October 6, 2013 Ordinary Time 27

Habakkuk 1,2-3,2,2-4 + Psalm 95 + 2 Timothy 1, 6-8, 13-14 + Luke 17, 5-10

My family lived in a home with a mulberry tree in the front yard. The tree was planted between the sidewalk and the street: a narrow strip about four feet wide. The developer, who obviously knew nothing about mulberry trees, probably planted them because they grow fast. In no time at all the street was a tunnel through mulberry branches; and by that time no one could not walk safely down the sidewalk because the roots of the trees pushed the concrete up and away from the street. It was a mess. As the one who had to mow the grass in that yard, I knew that the roots were everywhere right on the surface, and they were huge. So every time I hear this image, I get the point. That tree isn’t going anywhere which is probably why it was once so popular in Oklahoma where the wind comes sweeping down the plain! That tree is still there after 40 years, and the concrete sidewalk as been moved three times. It would not surprise me to hear that the house was now even a few inches higher. Mulberries don’t move. They do the moving. There is a lot to think about then with this two verse saying for apostles and for an apostolic people.

This story is a wonderful example of the extreme exaggerations common to that culture at the time. “Pluck out your eye if it is a cause for sin.” is a perfect example of this kind of story telling. In this style of exaggeration then, Jesus proposes the impossible: moving a mulberry tree! His point is that even the smallest amount of faith can make the impossible possible because, and this is the point, faith relies on God. Faith does not rely on human resources alone. God could move that tree, but no man alone could move it. When we finally get that right, finally understand that faith is about relying on God, not about what we can do, then all this makes sense. Yet our world and our times think that everything has to be big and powerful. “That is the way to get things done” thinks this world. Jesus suggests otherwise. Little faith, mustard seed faith, is all that is necessary. We don’t need a lot, we don’t need big faith. We just need enough to rely upon God. That is all.

Then comes a second and much more complex story. At first, we are almost conditioned to wonder about this master who seems so demanding and unreasonable toward a servant who has worked all day. However, the master is not the point or focus of the story. Forget him. This is a story told to disciples, not to masters. The apostles ask for increased faith,. There we go again: thinking that it takes a lot, or big faith, but the response of Jesus is to propose the attitude of a “servant.” It might even help to know that the word Luke uses in Greek is the word for “slave”; a much more significant word than “servant.”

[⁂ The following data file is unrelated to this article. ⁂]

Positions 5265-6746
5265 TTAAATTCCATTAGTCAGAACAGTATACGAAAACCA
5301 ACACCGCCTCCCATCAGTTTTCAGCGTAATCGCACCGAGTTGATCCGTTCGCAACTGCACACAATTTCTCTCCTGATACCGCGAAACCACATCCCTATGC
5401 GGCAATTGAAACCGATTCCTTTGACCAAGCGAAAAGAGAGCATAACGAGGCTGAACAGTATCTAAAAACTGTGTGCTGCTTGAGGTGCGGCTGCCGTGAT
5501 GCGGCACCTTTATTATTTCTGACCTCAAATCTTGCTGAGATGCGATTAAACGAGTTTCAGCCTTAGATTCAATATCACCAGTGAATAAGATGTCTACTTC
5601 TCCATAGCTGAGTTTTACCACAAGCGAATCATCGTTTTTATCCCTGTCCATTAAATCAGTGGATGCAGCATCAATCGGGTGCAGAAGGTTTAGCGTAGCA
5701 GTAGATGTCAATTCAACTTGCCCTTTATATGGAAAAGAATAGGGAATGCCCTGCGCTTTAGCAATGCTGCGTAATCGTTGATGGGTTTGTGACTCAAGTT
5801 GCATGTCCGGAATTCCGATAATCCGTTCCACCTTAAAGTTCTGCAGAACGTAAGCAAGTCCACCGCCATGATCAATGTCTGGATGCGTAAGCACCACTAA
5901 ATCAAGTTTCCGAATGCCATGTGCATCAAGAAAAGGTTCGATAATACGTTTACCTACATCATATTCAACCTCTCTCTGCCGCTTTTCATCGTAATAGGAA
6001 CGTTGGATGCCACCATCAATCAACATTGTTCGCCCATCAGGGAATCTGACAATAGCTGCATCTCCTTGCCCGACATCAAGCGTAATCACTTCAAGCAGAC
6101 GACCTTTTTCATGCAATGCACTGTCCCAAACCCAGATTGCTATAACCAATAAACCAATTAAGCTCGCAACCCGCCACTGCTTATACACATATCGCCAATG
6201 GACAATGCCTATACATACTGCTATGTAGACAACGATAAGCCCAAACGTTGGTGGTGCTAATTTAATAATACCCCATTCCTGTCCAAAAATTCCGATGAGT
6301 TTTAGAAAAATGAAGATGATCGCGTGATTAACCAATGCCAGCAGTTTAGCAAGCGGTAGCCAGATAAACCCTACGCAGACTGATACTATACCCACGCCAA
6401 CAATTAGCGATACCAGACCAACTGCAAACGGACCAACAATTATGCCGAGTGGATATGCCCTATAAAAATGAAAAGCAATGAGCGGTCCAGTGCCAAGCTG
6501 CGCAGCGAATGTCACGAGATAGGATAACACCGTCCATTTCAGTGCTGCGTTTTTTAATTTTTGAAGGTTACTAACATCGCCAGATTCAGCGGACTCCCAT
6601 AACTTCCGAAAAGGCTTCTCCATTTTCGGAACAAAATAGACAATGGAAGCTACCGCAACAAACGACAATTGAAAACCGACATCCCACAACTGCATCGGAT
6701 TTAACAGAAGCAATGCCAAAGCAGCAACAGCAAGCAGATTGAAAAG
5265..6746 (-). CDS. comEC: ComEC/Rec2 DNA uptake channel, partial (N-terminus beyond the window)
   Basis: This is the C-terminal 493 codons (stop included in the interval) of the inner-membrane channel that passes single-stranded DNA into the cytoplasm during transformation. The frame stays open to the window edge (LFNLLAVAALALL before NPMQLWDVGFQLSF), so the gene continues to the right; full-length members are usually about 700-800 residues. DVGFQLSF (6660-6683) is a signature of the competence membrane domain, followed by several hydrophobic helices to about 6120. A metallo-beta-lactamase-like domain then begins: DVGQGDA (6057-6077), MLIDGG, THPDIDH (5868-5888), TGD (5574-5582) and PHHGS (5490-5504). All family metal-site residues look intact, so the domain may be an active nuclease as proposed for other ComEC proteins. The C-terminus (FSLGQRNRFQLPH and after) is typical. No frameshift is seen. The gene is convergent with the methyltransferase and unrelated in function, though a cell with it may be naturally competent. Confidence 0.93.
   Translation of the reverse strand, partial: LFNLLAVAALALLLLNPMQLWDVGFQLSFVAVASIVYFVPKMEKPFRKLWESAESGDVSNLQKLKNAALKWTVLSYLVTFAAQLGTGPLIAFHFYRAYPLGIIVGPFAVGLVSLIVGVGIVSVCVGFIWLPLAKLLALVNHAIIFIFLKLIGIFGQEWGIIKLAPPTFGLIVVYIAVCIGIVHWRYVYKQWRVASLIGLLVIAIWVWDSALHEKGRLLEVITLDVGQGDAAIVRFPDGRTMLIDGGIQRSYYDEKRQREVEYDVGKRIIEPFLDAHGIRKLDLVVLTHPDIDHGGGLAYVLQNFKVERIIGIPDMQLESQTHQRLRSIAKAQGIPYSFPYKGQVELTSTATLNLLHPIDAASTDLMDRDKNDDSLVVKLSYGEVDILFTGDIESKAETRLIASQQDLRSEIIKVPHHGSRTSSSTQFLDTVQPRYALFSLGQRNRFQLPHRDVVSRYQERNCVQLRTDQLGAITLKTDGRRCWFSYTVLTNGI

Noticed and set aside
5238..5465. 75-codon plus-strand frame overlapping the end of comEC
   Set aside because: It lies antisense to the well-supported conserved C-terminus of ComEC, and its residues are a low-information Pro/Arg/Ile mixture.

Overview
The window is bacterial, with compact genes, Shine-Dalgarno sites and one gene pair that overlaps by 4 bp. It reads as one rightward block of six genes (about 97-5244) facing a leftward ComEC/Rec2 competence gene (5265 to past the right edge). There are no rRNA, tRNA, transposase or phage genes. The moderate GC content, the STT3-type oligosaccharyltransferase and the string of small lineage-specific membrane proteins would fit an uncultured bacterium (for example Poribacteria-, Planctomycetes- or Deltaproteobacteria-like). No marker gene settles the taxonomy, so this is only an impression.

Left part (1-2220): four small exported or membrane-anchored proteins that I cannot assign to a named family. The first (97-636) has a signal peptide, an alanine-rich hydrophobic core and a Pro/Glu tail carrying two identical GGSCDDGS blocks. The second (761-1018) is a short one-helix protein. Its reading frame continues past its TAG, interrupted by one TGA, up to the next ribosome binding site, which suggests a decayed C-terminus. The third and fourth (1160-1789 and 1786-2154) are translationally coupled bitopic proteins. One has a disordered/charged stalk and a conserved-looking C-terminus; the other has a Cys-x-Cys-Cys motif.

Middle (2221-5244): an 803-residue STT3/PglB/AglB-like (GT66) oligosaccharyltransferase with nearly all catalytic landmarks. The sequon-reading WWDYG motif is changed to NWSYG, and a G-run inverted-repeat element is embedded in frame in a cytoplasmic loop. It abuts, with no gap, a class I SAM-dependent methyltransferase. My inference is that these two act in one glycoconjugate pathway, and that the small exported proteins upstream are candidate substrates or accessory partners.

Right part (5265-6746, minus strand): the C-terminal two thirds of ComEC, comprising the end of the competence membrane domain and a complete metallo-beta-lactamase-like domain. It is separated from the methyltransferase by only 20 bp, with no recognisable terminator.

What is remarkable about this servant is that he worked all day in the field, and then assumes household duties at night preparing and serving a meal. All of this without overtime pay or any particular recognition or affirmation. For disciples who are looking for glory and fame, a particular place or seat at the banquet of eternal life, this message is important. For us who sometimes slip into thinking that we can earn our way into grace, or that things we do will provide us special recognition by God now or on judgement day, there is a very powerful and important point to this story. It seems like we are always looking for extra credit like we may we have done in school. Service, no matter how well performed is not going to get us somewhere. It will simply be evidence that we know who we are and what is expected of us as servants. It doesn’t sound too exciting. It won’t draw a lot of attention. It never seems to bring any particular rewards. It’s just a little thing, doing what is expected, but it is what is asked of us. It is the foundation of greatness. Do well with little things, and more will be given.

This is a very real and practical message to young people and old people, to students, to mothers and fathers to teachers and all of us. Learn how to do the little things well. Don’t worry about winning awards for doing what you do because of who you are. Little things matter, and little things done well with a little faith will with the help of God have great consequences.

Father Tom Boyer